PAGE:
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Pregnancy is a tough time as it is without having a visit to the dentist to contend with. Fortunately, most common oral problems faced during pregnancy can be easily avoided. Here are some things to look out for.

The treatment of diseases during pregnancy is a challenge for medical practitioners. Most people are extremely wary of taking any sort of medication for fear that it may affect the developing fetus. Doctors, too will always have the potential side effects in the back of their mind, while a large number of procedures and medicines are outright not available to be used during pregnancy.

Certain dental diseases and conditions become more common during pregnancy, and some pre-existing conditions worsen during this time. Let's examine some of these conditions, and ways to prevent them. 

1. Bleeding From The Gums

Bleeding from the gums is one of the first signs of gingivitis. Since gingivitis is painless, seeing blood from their mouth during brushing, eating or even spontaneously is one of the first things that gets people rushing to the dentist. In pregnancy, certain changes take place in the gums. They include an increase in the vascularization of tissues. These newly formed blood vessels are immature and close to the surface and so extremely prone to bleeding.

It was earlier thought that since this is a physiologic change of the body during pregnancy there is no way that one can prevent it. Newer knowledge has shown that this bleeding can be prevented if the patient undergoes a scaling to remove the plaque from the surfaces of the teeth before planning pregnancy.

A certain quantity and quality of plaque is needed to cause bleeding in individuals. Since pregnant women are more prone to gingival bleeding, it takes much less plaque to cause bleeding.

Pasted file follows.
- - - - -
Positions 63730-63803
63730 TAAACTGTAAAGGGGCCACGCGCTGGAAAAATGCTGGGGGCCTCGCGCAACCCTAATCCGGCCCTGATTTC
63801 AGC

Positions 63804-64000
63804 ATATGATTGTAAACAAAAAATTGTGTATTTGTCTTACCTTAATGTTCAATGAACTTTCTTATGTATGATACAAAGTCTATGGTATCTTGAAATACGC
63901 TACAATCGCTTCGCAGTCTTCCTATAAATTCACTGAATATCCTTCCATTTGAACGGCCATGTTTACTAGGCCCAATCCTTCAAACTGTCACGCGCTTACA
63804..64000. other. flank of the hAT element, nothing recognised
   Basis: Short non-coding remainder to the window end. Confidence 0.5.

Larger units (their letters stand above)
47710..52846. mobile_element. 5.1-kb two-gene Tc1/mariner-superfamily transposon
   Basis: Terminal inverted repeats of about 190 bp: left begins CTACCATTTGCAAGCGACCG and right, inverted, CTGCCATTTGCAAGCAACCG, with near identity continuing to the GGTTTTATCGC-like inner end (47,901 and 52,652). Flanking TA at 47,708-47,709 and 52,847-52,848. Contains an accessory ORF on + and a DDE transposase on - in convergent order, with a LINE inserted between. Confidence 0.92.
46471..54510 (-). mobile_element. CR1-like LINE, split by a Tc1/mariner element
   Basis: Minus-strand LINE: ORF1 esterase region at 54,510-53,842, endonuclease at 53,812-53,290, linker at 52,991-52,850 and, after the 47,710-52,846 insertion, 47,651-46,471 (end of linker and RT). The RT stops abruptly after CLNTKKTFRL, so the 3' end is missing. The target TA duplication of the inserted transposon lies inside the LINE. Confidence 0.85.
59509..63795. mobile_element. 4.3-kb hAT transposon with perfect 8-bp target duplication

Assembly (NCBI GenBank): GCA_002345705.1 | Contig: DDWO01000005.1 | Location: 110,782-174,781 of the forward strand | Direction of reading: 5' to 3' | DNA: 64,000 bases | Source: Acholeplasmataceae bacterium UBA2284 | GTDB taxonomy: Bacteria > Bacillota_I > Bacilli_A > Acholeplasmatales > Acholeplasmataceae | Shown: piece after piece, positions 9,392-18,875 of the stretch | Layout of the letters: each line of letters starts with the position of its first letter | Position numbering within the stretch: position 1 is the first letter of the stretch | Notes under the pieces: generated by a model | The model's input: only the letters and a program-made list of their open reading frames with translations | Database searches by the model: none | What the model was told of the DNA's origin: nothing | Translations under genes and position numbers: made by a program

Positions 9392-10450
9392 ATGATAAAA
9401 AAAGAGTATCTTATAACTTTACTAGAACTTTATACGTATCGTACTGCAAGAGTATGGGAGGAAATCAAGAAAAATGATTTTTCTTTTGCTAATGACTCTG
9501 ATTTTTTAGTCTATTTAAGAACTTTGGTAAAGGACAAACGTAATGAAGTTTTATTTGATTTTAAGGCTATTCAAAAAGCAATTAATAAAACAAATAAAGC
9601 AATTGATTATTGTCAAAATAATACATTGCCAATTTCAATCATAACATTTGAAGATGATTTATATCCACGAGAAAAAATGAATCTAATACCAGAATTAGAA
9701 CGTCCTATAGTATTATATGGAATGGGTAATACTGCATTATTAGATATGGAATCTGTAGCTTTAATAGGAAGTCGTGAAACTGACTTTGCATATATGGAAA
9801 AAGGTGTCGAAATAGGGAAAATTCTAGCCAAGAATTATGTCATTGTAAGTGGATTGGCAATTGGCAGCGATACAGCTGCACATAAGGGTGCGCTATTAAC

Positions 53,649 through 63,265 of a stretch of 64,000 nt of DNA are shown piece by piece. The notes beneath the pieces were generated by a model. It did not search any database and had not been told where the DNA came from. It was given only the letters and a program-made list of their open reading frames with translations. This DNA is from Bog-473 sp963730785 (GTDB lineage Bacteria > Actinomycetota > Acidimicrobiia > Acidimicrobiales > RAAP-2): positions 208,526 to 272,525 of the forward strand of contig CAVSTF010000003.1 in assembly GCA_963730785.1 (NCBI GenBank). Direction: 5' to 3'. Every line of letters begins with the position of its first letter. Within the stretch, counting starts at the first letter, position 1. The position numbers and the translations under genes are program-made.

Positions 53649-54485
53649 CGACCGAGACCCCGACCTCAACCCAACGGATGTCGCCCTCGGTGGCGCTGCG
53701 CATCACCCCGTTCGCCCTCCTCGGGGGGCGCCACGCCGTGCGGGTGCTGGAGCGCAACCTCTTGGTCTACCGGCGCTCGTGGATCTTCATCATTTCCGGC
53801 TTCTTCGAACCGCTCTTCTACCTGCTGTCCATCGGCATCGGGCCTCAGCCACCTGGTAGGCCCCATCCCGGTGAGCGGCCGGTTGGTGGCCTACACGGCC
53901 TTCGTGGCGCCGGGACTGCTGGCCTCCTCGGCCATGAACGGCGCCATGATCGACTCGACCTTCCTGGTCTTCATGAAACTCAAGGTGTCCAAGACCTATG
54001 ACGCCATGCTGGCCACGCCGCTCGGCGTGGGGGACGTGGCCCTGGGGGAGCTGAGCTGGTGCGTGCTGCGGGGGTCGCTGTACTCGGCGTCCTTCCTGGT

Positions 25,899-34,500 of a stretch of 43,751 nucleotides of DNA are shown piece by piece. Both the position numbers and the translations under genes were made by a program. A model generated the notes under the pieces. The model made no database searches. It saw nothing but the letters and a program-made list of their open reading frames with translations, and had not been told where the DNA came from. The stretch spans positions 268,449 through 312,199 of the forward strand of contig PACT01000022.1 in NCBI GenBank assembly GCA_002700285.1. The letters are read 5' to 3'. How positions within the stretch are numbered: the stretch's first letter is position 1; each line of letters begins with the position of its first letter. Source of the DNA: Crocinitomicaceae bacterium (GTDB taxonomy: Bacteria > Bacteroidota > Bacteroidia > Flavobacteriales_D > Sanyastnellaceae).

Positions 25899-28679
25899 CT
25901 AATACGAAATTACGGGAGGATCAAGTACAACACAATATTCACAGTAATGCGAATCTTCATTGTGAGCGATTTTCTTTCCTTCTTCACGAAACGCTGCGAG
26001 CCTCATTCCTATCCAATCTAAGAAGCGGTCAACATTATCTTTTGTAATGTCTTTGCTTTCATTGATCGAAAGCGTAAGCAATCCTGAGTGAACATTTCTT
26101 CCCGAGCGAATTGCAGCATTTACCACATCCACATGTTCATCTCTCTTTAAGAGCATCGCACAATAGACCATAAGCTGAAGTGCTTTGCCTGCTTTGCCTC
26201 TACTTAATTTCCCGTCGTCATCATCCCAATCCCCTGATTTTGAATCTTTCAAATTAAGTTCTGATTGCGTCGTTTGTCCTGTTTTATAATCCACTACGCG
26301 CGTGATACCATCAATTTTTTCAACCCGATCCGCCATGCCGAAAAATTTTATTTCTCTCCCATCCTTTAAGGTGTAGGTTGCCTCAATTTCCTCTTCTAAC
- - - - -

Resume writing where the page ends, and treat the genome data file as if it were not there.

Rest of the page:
That is the reason that women who have never had issues with dental hygiene and gingival bleeding before in their lives start to experience them during pregnancy. In fact, this condition is referred to as pregnancy gingivitis. It will resolve on its own soon after childbirth as the hormonal levels return to normal.

 2. Pregnancy Tumor

This ominous-sounding condition is actually completely harmless and quite common in pregnant women. A pregnancy tumor refers to a growth or a swelling seen on the gums. This condition can sometimes be mistaken for a peri-apical abscess or even a periodontal abscess as they can appear similar on clinical examination.

A pregnancy tumor is, however, caused by a local irritation of the gums by either a prosthesis, plaque or even an opposing tooth. It does not have any underlying tooth pathology like the other two.

Depending upon the location and size of the pregnancy tumor your doctor may decide to excise it under local anesthesia or leave it as it is. This growth will automatically disappear a few days after child birth. One of the reasons why most clinicians prefer to leave the growth in its place is because these tend to recur in a large majority of the cases.

See Also: Complications Of Pregnancy You May Not Know About

The best way to prevent this condition from occurring is to go for a professional cleaning when you are planning to get pregnant and maintain good oral hygiene throughout your pregnancy.

Continue reading after recommendations

  • 1. http://www.webmd.com/oral-health/dental-care-pregnancy
  • 2. http://oralb.com/en-us/oral-care-topics/dental-hygiene-during-pregnancy
  • 3. http://www.knowyourteeth.com/infobites/abc/article/?abc=g&iid=325&aid=7586

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